THE Consistory Court of the diocese of York granted a faculty
permitting works to the Lady Chapel in the north-east corner of the
Grade I listed All Saints', North Street, York, on condition that,
when the works had been completed, the Lady Chapel would not be
promoted as a shrine to Our Lady of North Street.
A previous petition for a faculty for the works had to be
withdrawn because the diocesan advisory committee, when
recommending the proposal, had referred in their minute to the
disputed factual basis for what was said to be the "restoration of
the shrine of Our Lady of North Street". The Chancellor, Canon
Peter Collier QC, asked that the Church Buildings Council (CBC) be
served with a notice.
That led to a visit by members of the CBC, who were critical of
the details of the scheme and invited the petitioners to withdraw
it and come forward with a holistic approach. The CBC was also
concerned at the premise that there was a "restoration" of a
That petition and scheme were withdrawn, and another proposal
was presented based on the advice of the CBC. Meanwhile, public
notice had been given, and several people put forward objections to
the proposal. The focus of the objections was very much on the
disputed historicity of the assertions that the works would lead to
a restoration of an earlier shrine.
The principal issues raised by the objectors were: the
historical basis for saying that this was the reconstruction of a
shrine; questions of iconography concerning the image of the
Virgin; and matters to do with fund-raising.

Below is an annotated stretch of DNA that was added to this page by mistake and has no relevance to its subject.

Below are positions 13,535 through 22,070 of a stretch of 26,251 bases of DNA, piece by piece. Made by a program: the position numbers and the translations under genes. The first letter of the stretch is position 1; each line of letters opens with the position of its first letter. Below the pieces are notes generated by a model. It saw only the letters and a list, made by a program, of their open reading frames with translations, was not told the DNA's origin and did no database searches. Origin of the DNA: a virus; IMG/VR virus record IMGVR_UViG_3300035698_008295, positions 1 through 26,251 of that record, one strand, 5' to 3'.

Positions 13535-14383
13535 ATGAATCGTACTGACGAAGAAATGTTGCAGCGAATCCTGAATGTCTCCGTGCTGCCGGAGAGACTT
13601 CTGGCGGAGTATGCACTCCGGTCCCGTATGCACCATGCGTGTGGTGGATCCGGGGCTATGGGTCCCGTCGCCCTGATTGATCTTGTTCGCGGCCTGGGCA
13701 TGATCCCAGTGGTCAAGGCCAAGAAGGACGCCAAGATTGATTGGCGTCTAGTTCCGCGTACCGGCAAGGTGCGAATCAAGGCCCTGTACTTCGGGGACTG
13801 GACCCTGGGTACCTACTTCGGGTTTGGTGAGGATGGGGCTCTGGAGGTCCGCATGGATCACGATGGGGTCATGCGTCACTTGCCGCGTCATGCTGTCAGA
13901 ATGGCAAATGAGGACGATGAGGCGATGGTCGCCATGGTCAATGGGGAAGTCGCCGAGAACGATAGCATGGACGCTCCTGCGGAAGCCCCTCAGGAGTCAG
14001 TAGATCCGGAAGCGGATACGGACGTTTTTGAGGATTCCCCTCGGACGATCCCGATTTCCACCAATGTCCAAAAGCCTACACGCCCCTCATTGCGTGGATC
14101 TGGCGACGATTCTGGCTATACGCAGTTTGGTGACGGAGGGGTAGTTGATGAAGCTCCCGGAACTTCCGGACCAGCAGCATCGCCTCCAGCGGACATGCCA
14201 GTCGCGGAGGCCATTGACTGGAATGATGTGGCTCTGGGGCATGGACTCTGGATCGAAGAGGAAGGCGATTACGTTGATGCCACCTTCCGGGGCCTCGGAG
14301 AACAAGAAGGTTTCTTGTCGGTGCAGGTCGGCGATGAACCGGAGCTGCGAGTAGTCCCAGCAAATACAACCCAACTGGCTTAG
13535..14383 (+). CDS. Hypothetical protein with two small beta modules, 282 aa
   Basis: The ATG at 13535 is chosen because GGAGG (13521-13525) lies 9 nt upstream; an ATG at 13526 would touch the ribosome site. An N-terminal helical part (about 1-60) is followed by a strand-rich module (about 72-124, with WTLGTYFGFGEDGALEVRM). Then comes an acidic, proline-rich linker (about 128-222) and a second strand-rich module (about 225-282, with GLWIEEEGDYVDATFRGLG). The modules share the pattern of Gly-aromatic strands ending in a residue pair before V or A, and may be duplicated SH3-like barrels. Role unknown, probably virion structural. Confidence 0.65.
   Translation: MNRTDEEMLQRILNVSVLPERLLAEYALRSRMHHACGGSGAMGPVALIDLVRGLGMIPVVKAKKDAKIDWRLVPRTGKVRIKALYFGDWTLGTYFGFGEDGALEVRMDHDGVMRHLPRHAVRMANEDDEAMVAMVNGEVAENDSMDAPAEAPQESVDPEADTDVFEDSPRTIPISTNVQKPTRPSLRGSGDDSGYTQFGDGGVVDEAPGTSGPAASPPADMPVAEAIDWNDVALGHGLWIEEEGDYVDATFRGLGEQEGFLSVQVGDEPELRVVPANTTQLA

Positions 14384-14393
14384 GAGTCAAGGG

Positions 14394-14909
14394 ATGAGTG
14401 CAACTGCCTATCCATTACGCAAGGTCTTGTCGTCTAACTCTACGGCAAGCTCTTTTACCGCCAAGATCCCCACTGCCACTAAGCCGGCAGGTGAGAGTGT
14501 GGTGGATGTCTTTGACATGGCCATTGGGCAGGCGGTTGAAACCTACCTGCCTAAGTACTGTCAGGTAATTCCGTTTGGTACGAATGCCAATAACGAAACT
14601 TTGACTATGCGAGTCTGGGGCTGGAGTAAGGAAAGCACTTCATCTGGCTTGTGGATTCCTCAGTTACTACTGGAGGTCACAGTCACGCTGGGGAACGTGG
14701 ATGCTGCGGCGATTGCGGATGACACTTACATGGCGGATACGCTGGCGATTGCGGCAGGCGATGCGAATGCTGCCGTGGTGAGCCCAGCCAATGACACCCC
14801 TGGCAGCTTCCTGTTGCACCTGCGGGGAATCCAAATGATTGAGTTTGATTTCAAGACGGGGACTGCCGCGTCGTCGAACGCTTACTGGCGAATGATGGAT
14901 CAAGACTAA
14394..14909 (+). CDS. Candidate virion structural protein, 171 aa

The CBC advised the Chancellor that there was no convincing
evidence that there was a pre-Reformation shrine; rather, the
evidence supported the existence of a pre-Reformation Lady Chapel
in the church. There was also an associated anchorite with a clear
link with St Mary the Virgin through her reported revelations.
Therefore, the CBC advised that on the present evidence there could
not be said to be a restoration of a pre-Reformation shrine, but
rather the creation of one where there had been a strong historical
link with veneration of the Virgin Mary.
The Chancellor sought advice from the House of Bishops through
the Bishop of Guildford, who referred the query to the then Bishop
of Whitby, Dr Martin Warner. Dr Warner is Master of the Guardians
of the Shrine of Our Lady of Walsingham, and, from 1993 to 2002,
had been Priest Administrator of that shrine.
He advised how "shrines" were understood within the Anglican
communion. On the one hand, some people would refer to any altar
with an aumbry and pricket stand as a shrine, and in that context a
"shrine" bore no greater meaning than that it was a holy place, or
a place where God was present. On the other hand, there were a
number of places that were recognised across the church as
"shrines", such as at Walsingham. Shrines of the latter type were
few, with recognised histories, making them properly places of
The petitioners stated that they would accept a condition that,
when the works had been reordered, the Lady Chapel would not be